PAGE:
Subsection 160(1) of the Income Tax Act contains rules that may impose one taxpayer’s tax liabilities on another party, where they have transacted at less than fair market value. These rules provide that where a taxpayer transfers property to a non-arm’s length party (including relatives) for less than market value at a time that the transferor has a tax liability, the transferee will be jointly and severally liable for the transferor’s tax liability. The transferee’s liability under these rules would be limited to the amount by which the value of the transferred property exceeds the value of any consideration provided for the transfer (up to the amount of the transferor’s tax liability). These rules may also apply where the transferor’s tax liability is itself an indirect liability, such as where a director of a corporation is liable for a corporation’s unremitted payroll source deductions, for example. In addition to income tax liabilities, similar rules exist for GST/HST liabilities.
As an example, assume that Wife has a tax liability of $100,000 and sells property with a value of $50,000 to Husband for proceeds of $10,000. Husband would be jointly and severally liable for $40,000 of Wife’s tax liability, calculated as the value of the transferred property ($50,000), less the amount paid to Wife for the property ($10,000).
While it may seem reasonable that these rules would apply to the example outlined above, they may also apply to more innocuous transactions. For example, assume that Opco pays a dividend of $100,000 to its shareholder at a time that Opco has a tax liability of $250,000. Since the shareholder is not considered to have provided any consideration for the dividend (because dividends are paid in respect of ownership, and not in respect of services provided), the shareholder may be liable for up to $100,000 of Opco’s tax liability. The shareholder’s subsection 160(1) liability in this case would not even be reduced by the amount of personal tax he or she may incur in respect of the dividend income, potentially exacerbating the issue. The payment of a dividend to a corporation would also be caught by these rules.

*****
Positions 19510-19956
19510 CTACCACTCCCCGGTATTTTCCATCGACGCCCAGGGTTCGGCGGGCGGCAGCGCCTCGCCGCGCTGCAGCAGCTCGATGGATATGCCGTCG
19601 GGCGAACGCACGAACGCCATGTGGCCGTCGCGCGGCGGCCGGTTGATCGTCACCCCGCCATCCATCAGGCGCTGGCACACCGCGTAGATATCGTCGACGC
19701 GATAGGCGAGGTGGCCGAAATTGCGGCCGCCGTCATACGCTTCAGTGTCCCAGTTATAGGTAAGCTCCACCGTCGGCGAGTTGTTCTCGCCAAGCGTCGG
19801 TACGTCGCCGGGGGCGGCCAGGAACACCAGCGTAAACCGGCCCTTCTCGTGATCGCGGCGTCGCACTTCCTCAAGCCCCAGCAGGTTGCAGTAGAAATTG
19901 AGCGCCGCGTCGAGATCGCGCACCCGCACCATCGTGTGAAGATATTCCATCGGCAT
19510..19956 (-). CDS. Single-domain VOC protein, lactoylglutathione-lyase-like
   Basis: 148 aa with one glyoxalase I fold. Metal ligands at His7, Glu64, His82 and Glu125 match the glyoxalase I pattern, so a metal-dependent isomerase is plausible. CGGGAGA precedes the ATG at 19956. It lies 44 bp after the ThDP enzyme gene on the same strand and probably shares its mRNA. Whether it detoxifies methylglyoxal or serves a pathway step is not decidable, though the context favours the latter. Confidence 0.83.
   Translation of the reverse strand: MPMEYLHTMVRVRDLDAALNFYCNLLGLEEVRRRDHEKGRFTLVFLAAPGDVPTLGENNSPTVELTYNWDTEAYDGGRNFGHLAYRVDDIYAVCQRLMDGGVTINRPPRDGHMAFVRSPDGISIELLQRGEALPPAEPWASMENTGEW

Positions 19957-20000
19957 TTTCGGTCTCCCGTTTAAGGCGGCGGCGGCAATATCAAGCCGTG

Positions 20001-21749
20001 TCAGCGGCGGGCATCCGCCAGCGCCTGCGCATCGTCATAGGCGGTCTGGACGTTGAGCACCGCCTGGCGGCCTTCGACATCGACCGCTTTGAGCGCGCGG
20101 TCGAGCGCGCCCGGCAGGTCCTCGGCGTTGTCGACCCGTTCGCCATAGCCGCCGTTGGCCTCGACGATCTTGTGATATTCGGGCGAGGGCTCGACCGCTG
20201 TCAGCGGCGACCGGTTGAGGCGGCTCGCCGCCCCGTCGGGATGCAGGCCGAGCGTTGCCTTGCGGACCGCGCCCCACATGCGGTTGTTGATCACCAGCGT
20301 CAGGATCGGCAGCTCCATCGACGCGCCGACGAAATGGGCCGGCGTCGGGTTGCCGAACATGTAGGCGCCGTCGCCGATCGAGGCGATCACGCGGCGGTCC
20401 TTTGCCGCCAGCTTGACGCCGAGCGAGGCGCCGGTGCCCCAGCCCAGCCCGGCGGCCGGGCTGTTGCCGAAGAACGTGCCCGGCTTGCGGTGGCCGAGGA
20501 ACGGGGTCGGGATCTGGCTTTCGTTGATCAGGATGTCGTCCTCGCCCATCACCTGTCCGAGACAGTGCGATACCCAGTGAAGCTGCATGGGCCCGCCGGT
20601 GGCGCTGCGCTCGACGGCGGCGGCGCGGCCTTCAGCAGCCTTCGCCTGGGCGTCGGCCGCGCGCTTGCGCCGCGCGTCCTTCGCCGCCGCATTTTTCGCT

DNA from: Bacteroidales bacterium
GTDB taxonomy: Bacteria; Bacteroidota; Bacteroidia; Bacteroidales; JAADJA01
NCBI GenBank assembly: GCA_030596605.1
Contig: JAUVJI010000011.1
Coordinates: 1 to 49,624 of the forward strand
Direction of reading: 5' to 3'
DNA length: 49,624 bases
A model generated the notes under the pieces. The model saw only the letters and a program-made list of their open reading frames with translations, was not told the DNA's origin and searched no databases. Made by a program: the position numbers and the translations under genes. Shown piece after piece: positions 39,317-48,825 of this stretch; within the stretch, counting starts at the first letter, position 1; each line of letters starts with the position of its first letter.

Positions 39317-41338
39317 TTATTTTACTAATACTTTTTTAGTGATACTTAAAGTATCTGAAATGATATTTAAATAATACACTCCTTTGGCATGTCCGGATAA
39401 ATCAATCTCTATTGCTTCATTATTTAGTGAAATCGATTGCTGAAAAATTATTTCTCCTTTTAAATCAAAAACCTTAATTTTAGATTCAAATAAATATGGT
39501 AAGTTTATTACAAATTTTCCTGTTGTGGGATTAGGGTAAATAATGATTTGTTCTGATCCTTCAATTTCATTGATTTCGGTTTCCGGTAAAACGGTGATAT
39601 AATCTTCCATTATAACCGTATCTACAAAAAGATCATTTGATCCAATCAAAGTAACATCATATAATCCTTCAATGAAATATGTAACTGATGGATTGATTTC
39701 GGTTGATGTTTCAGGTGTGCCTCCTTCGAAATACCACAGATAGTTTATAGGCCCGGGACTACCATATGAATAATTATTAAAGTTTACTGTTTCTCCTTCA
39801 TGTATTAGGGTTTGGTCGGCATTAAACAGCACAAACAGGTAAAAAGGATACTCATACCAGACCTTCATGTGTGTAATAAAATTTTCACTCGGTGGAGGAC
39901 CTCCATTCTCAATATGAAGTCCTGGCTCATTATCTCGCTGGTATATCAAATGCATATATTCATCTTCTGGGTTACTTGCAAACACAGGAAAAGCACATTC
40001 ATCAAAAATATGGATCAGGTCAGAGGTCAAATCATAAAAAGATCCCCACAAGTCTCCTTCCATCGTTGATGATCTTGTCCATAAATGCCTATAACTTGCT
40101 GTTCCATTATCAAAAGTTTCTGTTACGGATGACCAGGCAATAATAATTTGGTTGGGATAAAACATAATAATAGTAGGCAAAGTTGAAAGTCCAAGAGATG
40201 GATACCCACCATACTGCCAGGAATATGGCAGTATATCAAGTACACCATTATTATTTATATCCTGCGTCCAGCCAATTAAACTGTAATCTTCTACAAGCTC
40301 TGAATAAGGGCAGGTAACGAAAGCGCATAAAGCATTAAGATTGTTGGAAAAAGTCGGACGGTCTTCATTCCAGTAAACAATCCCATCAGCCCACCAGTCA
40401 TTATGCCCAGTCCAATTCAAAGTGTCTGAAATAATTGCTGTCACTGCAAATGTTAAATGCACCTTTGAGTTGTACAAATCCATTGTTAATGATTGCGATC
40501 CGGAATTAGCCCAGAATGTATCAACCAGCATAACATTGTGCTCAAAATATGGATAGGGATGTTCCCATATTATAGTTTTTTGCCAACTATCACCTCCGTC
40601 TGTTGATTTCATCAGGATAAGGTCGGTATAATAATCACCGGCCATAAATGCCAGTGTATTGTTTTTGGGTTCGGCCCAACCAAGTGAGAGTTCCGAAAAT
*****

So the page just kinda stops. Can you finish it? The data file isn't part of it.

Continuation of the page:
Taxpayers should be cautious in transacting with related parties in the current environment, when some may still have outstanding tax liabilities as a result of the Covid pandemic. As we approach the end of the calendar year, many business owners will be considering their remuneration planning for the year, including whether to pay themselves and family members dividends or additional salary. Since salaries are generally considered to have been paid for consideration (i.e., for services provided), paying a reasonable salary in these situations may entail less risk than declaring a dividend.
The rules are broadly worded in a way that they may unexpectedly apply to many types of transactions. Please consult your Welch LLP advisor to help you navigate these potential issues.